IE University, Madrid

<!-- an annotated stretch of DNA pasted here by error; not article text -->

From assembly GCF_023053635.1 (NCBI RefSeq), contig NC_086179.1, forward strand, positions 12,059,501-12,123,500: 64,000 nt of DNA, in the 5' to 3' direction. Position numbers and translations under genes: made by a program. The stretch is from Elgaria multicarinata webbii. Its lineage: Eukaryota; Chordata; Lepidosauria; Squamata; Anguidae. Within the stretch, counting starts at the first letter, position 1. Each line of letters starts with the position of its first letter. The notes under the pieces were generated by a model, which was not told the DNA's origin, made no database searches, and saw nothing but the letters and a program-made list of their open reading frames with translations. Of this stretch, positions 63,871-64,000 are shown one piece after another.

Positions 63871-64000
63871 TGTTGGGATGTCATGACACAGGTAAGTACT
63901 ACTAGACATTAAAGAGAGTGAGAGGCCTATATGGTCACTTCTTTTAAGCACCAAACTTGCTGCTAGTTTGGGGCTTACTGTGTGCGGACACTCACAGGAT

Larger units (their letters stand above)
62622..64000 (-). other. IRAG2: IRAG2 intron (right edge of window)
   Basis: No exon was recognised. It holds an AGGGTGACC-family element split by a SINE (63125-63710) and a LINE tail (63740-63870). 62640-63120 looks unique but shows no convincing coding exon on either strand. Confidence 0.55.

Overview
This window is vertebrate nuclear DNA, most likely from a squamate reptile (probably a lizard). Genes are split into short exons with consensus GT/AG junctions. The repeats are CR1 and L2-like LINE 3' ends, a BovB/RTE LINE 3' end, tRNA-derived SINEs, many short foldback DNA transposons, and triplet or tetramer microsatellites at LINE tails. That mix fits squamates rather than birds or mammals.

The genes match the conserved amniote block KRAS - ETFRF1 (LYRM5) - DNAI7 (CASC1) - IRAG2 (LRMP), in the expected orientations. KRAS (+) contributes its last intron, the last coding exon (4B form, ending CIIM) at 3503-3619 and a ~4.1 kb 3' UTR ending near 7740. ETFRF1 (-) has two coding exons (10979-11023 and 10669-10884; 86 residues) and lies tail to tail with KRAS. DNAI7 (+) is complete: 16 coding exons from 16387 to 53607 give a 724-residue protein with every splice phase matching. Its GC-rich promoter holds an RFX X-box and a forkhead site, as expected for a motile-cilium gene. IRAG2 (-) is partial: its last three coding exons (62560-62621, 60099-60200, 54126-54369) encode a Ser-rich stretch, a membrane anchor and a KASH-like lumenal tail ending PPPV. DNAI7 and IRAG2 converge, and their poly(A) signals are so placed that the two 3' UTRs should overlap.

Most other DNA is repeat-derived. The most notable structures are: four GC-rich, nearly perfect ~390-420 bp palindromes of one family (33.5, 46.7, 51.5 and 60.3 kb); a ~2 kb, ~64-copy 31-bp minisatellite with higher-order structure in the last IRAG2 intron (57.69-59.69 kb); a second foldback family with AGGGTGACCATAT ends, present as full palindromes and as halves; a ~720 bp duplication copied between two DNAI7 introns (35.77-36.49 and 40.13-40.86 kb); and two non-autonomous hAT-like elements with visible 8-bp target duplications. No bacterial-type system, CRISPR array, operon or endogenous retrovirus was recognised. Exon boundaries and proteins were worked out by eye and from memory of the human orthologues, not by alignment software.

Current challenges are truly global, ranging from climate change to territorial conquests, increasing vulnerability of cyberspace, and economic inequality. The concept of unity underlies the core logic of the discipline but is frequently taken for granted. For instance, Article 1 of the UN Charter mentions ideals such as co-operation of nations in attaining universal peace and harmonizing their actions with the aim of achieving shared objectives. The Rome Statute of the International Criminal Court also makes it clear that the fight against impunity for the most serious crimes concerning humanity as a whole is a universally shared task (emphasis added). This meta-level thinking is, however, often overshadowed by a zero-sum logic with clear 'winners' and 'losers'. This edited collection invites a U-turn in this line of argument by treating unity not as an abstract cosmopolitan idea, but rather as a pre-condition for the continued co-existence and prosperity of people around the world. Thus, the core assumption of the volume is that there exists one global community – humankind – benefitting from the protection of international criminal law. Stoic philosophy inspires this foundational thought. This very same humankind, then, is also the bearer of risks and harms, if examined from the intergenerational point of view. This edited collection focuses on the idea of 'unity' as the central protected legal interest in international (criminal) law. It offers perspectives from leading scholars and practitioners in the field of international criminal justice. This discussion is very timely given the diverse and increasingly inter-related nature of threats to humanity. It is no coincidence that the word 'unity' is an integral part of the word 'humanity'.